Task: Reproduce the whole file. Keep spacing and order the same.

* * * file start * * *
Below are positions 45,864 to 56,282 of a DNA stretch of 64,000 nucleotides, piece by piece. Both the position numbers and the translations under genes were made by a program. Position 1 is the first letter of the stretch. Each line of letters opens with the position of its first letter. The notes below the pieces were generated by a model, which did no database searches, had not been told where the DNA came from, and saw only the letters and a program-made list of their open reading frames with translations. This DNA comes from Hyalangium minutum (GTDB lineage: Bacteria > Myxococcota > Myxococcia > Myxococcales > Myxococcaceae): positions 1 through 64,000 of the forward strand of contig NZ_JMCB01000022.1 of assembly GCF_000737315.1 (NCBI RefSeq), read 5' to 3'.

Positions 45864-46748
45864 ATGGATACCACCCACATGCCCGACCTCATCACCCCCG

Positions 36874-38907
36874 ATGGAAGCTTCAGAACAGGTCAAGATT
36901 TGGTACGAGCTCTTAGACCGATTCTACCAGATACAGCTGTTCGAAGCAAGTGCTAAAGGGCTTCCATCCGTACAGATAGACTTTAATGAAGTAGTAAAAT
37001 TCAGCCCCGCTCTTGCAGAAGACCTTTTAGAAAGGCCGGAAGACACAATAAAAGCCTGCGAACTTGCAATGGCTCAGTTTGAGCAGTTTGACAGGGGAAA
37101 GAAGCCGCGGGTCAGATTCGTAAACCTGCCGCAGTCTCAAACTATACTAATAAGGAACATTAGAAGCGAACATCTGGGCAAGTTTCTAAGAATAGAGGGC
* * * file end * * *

Below are positions 45,864 to 56,282 of a DNA stretch of 64,000 nucleotides, piece by piece. Both the position numbers and the translations under genes were made by a program. Position 1 is the first letter of the stretch. Each line of letters opens with the position of its first letter. The notes below the pieces were generated by a model, which did no database searches, had not been told where the DNA came from, and saw only the letters and a program-made list of their open reading frames with translations. This DNA comes from Hyalangium minutum (GTDB lineage: Bacteria > Myxococcota > Myxococcia > Myxococcales > Myxococcaceae): positions 1 through 64,000 of the forward strand of contig NZ_JMCB01000022.1 of assembly GCF_000737315.1 (NCBI RefSeq), read 5' to 3'.

Positions 45864-46748
45864 ATGGATACCACCCACATGCCCGACCTCATCACCCCCG

Positions 36874-38907
36874 ATGGAAGCTTCAGAACAGGTCAAGATT
36901 TGGTACGAGCTCTTAGACCGATTCTACCAGATACAGCTGTTCGAAGCAAGTGCTAAAGGGCTTCCATCCGTACAGATAGACTTTAATGAAGTAGTAAAAT
37001 TCAGCCCCGCTCTTGCAGAAGACCTTTTAGAAAGGCCGGAAGACACAATAAAAGCCTGCGAACTTGCAATGGCTCAGTTTGAGCAGTTTGACAGGGGAAA
37101 GAAGCCGCGGGTCAGATTCGTAAACCTGCCGCAGTCTCAAACTATACTAATAAGGAACATTAGAAGCGAACATCTGGGCAAGTTTCTAAGAATAGAGGGC